The rise and fall of opioids
Pain is the most common reason people go to the doctor. Whenever possible, doctors treat the underlying issue, but when pain persists longer than three months, it becomes a chronic condition unto itself that rarely has a cure. Getting help isn’t easy. Chronic pain is a stigmatized and invalidated condition, and women are less likely than men to be believed by health practitioners. It’s also a complex condition, and a person’s mental health, coping skills, social supports and expectations all play a role in how they experience it. “Pain is not simply a sensation,” says Tania Di Renna, medical director of the Toronto Academic Pain Medicine Institute. “When I have abdominal pain, I think I’m going to die because my mom died of ovarian cancer. There’s a lot of emotion in pain.”
For decades, medical consensus has held that the optimal way to manage chronic pain is with a combination of psychological, physiological and pharmacological treatments, known as the three Ps. In the 1950s, multidisciplinary chronic pain clinics started opening, bringing together teams of health care providers to administer the three Ps in one place. But due to their limited number, location in big cities and long waiting lists, they’ve never been accessible to the majority of Canadians.
Opioids never used to be prescribed for chronic non-cancer pain out of concerns they were too addictive. That thinking shifted in the 1990s, when pain specialists and patient groups started advocating for better relief. OxyContin (long-acting oxycodone) arrived on the scene and was aggressively marketed by Purdue Pharma, which downplayed the drug’s potential for addiction and said there was no limit on how much a patient could be prescribed.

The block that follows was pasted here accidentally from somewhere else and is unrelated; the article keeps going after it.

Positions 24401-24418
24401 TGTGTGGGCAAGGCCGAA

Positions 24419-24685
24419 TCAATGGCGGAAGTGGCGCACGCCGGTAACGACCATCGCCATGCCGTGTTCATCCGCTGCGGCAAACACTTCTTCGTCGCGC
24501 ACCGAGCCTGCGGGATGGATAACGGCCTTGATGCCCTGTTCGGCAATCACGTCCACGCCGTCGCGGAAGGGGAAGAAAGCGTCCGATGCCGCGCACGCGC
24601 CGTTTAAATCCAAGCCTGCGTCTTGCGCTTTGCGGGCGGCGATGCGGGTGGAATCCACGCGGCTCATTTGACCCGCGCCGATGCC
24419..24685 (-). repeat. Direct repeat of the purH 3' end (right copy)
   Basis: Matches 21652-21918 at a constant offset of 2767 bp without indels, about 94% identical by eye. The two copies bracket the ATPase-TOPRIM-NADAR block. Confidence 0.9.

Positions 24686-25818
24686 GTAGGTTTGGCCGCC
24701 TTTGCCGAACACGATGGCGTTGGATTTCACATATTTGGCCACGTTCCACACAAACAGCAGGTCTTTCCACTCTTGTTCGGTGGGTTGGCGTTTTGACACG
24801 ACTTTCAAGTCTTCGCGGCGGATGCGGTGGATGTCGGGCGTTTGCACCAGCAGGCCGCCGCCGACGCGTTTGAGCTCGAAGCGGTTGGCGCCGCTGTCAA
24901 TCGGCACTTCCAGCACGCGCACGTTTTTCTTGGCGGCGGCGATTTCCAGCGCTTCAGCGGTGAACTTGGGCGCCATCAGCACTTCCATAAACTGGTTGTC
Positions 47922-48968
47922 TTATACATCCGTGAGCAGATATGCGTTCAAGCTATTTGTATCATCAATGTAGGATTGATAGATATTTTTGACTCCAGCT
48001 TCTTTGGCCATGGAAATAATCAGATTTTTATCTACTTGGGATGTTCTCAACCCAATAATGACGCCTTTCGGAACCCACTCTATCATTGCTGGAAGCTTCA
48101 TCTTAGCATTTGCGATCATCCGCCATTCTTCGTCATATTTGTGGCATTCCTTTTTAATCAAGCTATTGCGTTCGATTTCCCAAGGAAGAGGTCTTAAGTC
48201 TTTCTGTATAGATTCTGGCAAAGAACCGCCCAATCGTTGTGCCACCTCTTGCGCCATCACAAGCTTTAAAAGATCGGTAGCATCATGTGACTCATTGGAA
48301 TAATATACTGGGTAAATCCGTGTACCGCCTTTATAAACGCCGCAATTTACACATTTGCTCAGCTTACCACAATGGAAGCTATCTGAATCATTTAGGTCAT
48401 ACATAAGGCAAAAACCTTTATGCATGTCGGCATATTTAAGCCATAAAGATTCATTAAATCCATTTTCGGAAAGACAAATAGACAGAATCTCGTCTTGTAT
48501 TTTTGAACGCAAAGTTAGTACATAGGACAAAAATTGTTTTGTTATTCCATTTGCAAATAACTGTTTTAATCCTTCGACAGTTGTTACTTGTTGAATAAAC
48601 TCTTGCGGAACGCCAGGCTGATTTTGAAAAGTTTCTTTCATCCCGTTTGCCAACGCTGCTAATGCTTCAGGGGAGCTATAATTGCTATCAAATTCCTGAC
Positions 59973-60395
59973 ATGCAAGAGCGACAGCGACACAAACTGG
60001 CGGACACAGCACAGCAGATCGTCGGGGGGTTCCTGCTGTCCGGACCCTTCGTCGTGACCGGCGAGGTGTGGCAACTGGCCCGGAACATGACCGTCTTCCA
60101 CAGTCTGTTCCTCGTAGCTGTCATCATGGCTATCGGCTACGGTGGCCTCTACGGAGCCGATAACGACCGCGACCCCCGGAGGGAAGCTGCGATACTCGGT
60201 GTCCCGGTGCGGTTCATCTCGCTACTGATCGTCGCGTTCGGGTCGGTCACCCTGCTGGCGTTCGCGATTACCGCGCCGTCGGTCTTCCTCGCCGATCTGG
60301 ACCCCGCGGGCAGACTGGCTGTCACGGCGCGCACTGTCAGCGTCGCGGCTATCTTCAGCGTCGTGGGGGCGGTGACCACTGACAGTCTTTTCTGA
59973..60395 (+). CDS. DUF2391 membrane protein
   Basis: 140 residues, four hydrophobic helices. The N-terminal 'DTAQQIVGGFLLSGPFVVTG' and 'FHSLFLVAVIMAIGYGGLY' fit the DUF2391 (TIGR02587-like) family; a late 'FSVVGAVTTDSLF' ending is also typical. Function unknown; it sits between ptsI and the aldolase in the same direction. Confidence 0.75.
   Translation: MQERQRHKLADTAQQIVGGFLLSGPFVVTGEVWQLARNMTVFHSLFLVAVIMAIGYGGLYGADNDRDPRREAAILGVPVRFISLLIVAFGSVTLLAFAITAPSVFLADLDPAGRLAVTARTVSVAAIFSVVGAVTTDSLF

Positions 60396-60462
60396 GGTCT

Many physicians believed Purdue and started liberally prescribing painkillers. Soon, Canada became the second biggest consumer of opioids in the world, after the United States. A lot of those pills ended up on the illicit market, and some people with prescriptions developed substance use disorder.
However, according to a 2016 review article in the New England Journal of Medicine, fewer than eight percent of chronic pain patients who take opioids become addicted to the drugs. “This is a mental health and addiction issue. Opioids just became easily accessible and the drug of choice,” Clarke says. “Most people do not become addicted to their opioids. However, there is a subset of patients who have mental health and substance use disorder issues, and these are the individuals we must keep a close eye on.”
As more opioids were dispensed, more people died of overdoses. Between 1991 and 2007, the number of prescriptions written for oxycodone in Ontario skyrocketed by 850 percent, and opioid-related deaths doubled between 1991 and 2004. In response, provinces started withdrawing their funding of OxyContin in 2012, but illicit fentanyl-like substances—drugs that are 100 times stronger than morphine—hit the street, filling the gap with a more dangerous substance and causing the death rate to spike. In the first nine months of 2018, fentanyl was implicated in 73 percent of opioid deaths.